Bold and edgy: OTT breaks sexual taboos
For decades, female sexuality has remained a hushed topic onscreen, with no focus on the demands, needs or pleasure of a woman. But not anymore, as the OTT space scripts a change in the narrative, while stripping off the taboo around such subjects, changing mindset -- one show at a time.
“Female sexuality is finally being acknowledged in storytelling. This is a positive change. Women are finally being acknowledged as sexual beings and not merely as objects of male desire,” says actor Rasika Dugal, who received acclaim for her role of a sexually dissatisfied wife, who looks for sex outside her marriage in web series, Mirzapur.
There was a time when the subject of sex came with a bundle of awkwardness, sometimes wrapped together with suggestive lyrics, or visual metaphors like brushing of flowers or dimming of lights. Yet, sex was hardly a female affair, and that is what the filmmakers are out to change now. Be it a story of four friends exploring their sexuality in Four More Shots Please!, or importance of consent in Aahana Kumra’s Marzi, or a more complex look at sex play in recently launched, Bombay Begums.
According to filmmaker Imtiaz Ali, sexuality has been used as a weapon to repress people for long -- a notion which is being challenged in the streaming space.
“OTT platforms allow the point of view and the duration to look at women in a more multi dimensional manner. I am particularly pleased by that,” Ali, who created She, tells us. He continues, “Sexuality is something that in our society is often used as a weapon to repress people. And being able to make a story about that was very interesting for me”.
Interestingly, now, the focus is not just on sex, but on exploring one’s sexual identity, and owning it up without any hesitation. If there are women indulging in self pleasuring acts, then there are also women struggling with their sexual orientation. Not to forget, the women who are just having fun, and learning by the mistake on their way. Some examples in sync with it include, Lust Stories, A Married Woman, Dolly Kitty Aur Woh Chamakte Sitare, and Made in Heaven.
Dugal finds it encouraging that “scripts are now exploring and celebrating femininity and having a female protagonist helming a show/film is no longer just an act of tokenism”.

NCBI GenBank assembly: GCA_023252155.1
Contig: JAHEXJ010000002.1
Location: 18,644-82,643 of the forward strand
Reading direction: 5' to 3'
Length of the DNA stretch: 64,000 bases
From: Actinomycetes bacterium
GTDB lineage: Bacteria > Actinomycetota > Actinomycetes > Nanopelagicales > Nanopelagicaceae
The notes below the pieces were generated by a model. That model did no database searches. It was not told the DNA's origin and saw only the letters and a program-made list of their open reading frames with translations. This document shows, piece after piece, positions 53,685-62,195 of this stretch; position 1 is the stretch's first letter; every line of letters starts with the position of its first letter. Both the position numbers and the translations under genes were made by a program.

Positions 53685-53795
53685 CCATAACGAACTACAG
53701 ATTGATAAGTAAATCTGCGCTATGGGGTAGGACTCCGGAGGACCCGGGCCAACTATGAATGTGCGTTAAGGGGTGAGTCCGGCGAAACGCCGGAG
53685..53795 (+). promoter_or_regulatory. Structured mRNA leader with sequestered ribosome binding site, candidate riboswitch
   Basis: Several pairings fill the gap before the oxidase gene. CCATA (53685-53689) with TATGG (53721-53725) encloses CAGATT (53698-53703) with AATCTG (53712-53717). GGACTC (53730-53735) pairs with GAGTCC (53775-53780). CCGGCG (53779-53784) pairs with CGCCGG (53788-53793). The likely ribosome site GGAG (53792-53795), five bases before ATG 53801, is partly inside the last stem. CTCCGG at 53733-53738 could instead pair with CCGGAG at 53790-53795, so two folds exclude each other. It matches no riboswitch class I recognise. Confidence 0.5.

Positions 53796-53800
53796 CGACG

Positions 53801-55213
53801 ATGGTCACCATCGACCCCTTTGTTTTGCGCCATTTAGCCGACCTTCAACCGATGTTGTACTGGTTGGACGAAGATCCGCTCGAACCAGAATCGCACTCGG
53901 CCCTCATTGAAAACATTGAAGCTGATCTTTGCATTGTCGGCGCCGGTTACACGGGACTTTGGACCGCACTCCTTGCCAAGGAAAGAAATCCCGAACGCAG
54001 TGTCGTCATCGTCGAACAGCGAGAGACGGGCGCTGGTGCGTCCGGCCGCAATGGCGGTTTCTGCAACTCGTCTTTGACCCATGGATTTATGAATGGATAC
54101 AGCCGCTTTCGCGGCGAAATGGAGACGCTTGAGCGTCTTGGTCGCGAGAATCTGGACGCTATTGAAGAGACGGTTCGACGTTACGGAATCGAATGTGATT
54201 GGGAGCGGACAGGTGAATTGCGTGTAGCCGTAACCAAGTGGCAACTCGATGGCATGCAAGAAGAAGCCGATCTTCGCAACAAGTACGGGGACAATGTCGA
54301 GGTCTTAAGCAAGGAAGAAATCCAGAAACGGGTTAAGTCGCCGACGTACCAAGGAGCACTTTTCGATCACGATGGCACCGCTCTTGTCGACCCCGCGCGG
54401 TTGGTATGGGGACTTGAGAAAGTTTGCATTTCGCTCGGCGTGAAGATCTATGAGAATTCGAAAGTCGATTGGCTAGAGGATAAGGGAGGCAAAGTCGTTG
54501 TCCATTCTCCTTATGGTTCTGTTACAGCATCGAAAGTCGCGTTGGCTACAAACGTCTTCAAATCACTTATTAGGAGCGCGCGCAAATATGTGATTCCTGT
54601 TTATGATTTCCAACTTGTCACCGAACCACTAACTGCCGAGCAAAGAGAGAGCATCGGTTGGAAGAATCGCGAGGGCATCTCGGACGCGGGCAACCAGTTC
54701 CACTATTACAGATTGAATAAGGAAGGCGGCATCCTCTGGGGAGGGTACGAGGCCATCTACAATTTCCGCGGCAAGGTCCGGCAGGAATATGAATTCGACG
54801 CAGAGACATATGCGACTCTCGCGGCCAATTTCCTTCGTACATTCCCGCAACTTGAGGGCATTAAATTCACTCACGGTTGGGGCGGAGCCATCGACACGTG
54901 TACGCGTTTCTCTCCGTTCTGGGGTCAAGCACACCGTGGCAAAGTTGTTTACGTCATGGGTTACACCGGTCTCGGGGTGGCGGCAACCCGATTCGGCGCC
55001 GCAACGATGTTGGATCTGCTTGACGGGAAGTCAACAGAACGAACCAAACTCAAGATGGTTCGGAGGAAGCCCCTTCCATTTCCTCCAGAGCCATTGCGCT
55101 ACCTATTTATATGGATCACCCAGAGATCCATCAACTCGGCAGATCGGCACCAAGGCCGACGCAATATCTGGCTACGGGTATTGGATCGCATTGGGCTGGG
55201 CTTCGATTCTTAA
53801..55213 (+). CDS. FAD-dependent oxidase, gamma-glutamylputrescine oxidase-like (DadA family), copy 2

“However, filmmaking is a visual medium and there is a long journey between the written word and the visual. Often things get lost in translation. Sometimes, even the most well-written and well-meaning scripts end up with sexualised images/ visuals. Possibly because of deeply-ingrained and long-standing references. Even with the best intentions we are finding it hard to break away from those,” Dugal rues.
According actor Shweta Tripathi Sharma, whose introduction scene in Mirzapur showed her character indulging in an act of self pleasure, feels it is time to normalise the conversation around women having sexual desires.
“We should definitely normalise conversation around this, and a lot of other things also. Because this happens, there is no point shying away from all this happens. Let’s not be hypocritical,” she says.
Recalling her introduction scene, Tripathi says, “I really didn’t think it was a big deal. But there were so many journalists who asked me about it, and I was like ‘Come on, please yaa.. As actors, we literally put ourselves out there to tell a story toh iss cheez ko itna bada mat banao, and don’t make it so trivial’.”
However, there is a lot responsibility that comes while handling the subject. “I think that emotion is more important than the act. So as long as that intention is correct, I think it should definitely be explored,” notes Tripathi, who adds that she will never associate herself with a scene which is done just to “catch eyeballs”.
She asserts, “there is a huge responsibility that we have as actors, and as storytellers, and we should not exploit the power”.“We should own up to that before anybody else tells us ke kya sahi hai aur kya galat hai.. Our moral compass should be in the right place,” Tripathi adds.
Director Abhishek Pathak also feels that “the way the content is perceived by the audience has also changed in a positive way”. To this, Tripathi adds, “The more educated we are, the better it will be. I think the audience is definitely more aware”.